Podiatrists Dr. Arnold Gross and Dr. Eric Foreman are offering patients a new option for relief from onychomycosis, better known as nail fungus.

A treatment brand-named PinPointe Footlaser has been cleared by the U.S. Food and Drug Administration for the treatment of nail fungus, a condition estimated to affect more than 10 percent of the U.S. population, or 35 million Americans. People with chronic diseases, including diabetes, circulatory problems or immune-deficiency conditions, are especially prone to nail fungus.

During the PinPointe FootLaser treatment, a specially designed laser beam is directed across the nail. The laser penetrates the nail bed, targeting the fungi responsible for the infection, while leaving the nail and surrounding healthy tissue intact. The procedure takes about 30 minutes and can be done comfortably in the privacy of a doctor’s office with little or no discomfort.

In a recent clinical study, after a single treatment with the PinPointe FootLaser, between 68 percent and 81 percent of patients experienced increased clear nail at six and 12 months and 81 percent of all patients had sustained improvement at 12 months.

“Toenail fungus is an incredibly embarrassing, chronic condition, affecting millions of people worldwide, and genuinely impacts a person’s quality of life,” Gross said. “For some with diabetes or immune disorders nail fungus can lead to serious health problems. We are thrilled to offer this new option to people who haven’t had success with currently available nail fungus treatments.”

Onychomycosis is caused by fungus under the nail. As they grow, fungi feed on keratin, the tough protein that makes up the hard surface of the nails. The nail becomes darker in color and debris may accumulate under the nail. And the infection may spread to other toenails, the skin or the fingernails. Nail infection can cause nails to be discolored, thickened, brittle and crumbly, and in some people it can interfere with wearing shoes or cause pain when walking.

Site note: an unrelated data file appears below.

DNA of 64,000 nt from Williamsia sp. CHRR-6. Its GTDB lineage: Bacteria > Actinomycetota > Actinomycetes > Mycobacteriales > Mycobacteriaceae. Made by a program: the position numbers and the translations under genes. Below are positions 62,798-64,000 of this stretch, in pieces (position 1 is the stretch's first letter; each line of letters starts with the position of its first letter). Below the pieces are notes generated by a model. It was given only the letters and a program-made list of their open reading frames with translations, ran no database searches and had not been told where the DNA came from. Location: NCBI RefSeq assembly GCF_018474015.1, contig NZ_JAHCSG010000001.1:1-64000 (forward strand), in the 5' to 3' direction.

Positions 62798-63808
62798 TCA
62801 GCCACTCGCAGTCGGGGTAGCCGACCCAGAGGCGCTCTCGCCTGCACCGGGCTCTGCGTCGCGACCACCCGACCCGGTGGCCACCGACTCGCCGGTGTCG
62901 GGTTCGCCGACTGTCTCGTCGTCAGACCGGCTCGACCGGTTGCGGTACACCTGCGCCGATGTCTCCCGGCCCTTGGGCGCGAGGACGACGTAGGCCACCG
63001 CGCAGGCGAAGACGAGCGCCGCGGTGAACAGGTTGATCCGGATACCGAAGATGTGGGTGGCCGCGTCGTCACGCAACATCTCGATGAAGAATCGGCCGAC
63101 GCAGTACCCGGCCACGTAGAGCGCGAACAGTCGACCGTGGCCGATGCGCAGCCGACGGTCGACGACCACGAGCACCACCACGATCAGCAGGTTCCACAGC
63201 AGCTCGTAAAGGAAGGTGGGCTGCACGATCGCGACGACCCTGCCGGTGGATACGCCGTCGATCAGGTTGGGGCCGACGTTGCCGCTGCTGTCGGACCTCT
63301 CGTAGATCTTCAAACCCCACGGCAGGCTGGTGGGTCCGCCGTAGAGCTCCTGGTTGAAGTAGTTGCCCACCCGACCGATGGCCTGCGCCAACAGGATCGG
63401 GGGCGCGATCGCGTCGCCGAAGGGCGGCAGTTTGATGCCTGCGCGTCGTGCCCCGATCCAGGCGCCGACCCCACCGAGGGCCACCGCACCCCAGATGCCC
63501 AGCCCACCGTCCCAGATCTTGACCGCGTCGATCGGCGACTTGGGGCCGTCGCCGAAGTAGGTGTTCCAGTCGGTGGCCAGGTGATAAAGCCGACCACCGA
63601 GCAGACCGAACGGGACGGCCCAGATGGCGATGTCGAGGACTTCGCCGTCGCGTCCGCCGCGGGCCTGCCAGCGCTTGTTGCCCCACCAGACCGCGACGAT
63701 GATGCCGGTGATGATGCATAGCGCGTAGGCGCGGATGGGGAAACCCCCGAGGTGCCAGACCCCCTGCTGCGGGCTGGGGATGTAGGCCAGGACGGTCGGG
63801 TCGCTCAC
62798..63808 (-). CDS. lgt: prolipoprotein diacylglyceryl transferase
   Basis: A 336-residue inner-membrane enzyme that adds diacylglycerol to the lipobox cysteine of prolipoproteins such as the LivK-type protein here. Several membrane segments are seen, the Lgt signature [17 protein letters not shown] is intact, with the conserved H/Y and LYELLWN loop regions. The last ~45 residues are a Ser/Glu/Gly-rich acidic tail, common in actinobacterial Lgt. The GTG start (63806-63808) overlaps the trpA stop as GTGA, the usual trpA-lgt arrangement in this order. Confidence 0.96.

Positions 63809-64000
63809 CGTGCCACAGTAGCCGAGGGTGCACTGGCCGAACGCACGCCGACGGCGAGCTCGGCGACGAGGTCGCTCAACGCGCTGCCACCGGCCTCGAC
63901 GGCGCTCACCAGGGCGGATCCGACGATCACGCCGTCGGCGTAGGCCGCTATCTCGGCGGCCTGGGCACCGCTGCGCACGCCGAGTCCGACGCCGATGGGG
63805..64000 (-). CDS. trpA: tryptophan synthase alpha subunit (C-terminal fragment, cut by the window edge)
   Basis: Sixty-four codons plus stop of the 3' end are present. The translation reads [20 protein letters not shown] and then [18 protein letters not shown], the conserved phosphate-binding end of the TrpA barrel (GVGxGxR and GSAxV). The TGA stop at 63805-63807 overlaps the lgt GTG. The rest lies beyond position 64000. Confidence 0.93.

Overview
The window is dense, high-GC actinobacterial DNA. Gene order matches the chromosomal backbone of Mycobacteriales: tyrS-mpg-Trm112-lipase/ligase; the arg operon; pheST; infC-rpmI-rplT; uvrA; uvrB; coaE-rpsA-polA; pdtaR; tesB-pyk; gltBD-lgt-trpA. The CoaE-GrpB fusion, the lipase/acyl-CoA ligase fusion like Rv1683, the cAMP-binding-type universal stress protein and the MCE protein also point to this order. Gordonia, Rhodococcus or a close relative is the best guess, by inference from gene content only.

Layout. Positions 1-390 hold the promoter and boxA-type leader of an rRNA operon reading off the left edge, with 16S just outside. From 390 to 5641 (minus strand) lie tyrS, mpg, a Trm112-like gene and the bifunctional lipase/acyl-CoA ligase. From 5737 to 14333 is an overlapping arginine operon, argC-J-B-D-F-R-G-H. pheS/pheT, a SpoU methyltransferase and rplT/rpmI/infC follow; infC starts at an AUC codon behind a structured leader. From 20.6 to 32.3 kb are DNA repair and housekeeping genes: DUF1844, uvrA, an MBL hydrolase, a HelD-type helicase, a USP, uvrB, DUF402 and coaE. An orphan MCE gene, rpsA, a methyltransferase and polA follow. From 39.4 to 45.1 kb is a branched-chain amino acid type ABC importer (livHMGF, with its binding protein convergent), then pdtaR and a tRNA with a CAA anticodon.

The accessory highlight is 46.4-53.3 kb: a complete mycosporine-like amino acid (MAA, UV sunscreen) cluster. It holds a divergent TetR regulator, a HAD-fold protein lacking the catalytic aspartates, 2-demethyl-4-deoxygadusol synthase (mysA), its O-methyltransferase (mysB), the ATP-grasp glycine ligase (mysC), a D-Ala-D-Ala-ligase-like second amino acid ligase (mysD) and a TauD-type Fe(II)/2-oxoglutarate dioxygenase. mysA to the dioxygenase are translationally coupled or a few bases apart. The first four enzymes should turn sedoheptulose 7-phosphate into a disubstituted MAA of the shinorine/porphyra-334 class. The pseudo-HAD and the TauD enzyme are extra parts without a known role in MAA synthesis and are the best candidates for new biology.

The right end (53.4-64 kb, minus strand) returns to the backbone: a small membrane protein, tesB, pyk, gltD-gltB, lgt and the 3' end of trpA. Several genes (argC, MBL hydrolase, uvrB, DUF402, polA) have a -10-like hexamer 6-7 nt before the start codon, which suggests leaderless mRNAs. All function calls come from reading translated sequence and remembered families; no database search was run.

The treatment of nail infection is difficult because the infection is under and inside of the nail. This makes it hard for any treatment to reach and destroy the infection. Oral drugs can be effective but must be taken for six to 12 weeks — and they have side effects such as headache and diarrhea, and more rarely, the risk of liver damage or heart failure. Topical drugs must be applied daily, often up to a year, but are less effective because the medication cannot pass through the nail to reach the infection. Some individuals become so frustrated they even try home remedies — tea tree oil, bleach, vinegar, mouthwash. And over-the-counter remedies sold at drug stores that do not stop the infection. In the most severe cases, the nail is sometimes removed surgically.

To determine if the PinPointe FootLaser is an option for you, call (248) 646-6882 or www.footdocs.com.

(c) 2010, WWJ Newsradio 950. All rights reserved.

Comments (3)
  1. Kwame says:

    The index toe and my right foot was messed up as far back as I can remember. I actually thought it was a genetic thing and the same tow on my left foot started to get thick and curled to a C shape. I spent a year concentrating on cutting it often, but it just reverted to thickening. So I went to the doctor and did the 8 weeks of oral pills and after 25+ years have normal looking toenails.

  2. Heymate,
    This is a great page for such a hard topic to talk about.

    I look forward to reading many more great posts like this one.


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